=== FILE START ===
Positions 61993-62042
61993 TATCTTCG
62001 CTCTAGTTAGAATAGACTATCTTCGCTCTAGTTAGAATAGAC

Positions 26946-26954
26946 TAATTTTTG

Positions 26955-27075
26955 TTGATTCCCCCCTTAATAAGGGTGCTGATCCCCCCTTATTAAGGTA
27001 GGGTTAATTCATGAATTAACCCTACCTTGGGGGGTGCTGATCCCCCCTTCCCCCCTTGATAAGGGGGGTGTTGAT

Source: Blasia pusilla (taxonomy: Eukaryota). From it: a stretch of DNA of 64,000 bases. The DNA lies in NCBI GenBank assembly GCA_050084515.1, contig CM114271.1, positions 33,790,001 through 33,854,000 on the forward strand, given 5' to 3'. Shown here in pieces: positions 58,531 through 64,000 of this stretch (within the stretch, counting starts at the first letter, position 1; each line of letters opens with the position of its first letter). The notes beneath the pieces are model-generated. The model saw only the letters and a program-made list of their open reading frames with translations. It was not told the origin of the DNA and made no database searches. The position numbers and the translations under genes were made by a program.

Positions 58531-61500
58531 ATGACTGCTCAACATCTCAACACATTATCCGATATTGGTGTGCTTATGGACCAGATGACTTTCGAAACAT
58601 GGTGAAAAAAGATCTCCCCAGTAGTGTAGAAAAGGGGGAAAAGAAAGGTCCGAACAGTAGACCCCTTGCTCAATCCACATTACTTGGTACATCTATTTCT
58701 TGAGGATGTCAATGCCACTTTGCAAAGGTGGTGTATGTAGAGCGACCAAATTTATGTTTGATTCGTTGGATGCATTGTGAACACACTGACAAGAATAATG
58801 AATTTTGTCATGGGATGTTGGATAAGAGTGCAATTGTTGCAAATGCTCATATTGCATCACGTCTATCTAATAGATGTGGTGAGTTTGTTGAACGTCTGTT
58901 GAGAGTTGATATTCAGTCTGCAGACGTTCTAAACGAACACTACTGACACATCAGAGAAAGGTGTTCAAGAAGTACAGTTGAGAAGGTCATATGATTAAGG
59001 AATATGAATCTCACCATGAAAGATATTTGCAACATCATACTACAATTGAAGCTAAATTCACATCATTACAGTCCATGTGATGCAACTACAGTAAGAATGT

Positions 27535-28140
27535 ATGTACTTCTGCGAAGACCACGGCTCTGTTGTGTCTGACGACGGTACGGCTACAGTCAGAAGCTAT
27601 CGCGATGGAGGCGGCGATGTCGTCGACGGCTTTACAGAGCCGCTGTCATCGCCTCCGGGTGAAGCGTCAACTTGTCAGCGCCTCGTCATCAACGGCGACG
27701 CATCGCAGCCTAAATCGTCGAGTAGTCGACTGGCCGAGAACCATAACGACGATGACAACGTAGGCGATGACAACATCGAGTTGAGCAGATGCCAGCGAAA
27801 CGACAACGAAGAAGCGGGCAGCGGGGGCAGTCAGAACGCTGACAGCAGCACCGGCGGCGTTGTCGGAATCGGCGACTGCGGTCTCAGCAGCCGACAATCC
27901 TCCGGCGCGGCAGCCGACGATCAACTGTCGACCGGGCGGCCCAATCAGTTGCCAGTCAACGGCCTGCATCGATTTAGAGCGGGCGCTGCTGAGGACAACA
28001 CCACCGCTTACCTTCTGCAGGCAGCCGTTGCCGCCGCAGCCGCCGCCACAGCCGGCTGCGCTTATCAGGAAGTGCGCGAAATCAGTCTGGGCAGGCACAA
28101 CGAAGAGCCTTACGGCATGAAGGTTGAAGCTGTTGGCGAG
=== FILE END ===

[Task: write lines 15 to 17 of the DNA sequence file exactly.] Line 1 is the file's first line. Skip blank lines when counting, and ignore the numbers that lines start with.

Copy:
58901 GAGAGTTGATATTCAGTCTGCAGACGTTCTAAACGAACACTACTGACACATCAGAGAAAGGTGTTCAAGAAGTACAGTTGAGAAGGTCATATGATTAAGG
59001 AATATGAATCTCACCATGAAAGATATTTGCAACATCATACTACAATTGAAGCTAAATTCACATCATTACAGTCCATGTGATGCAACTACAGTAAGAATGT

Positions 27535-28140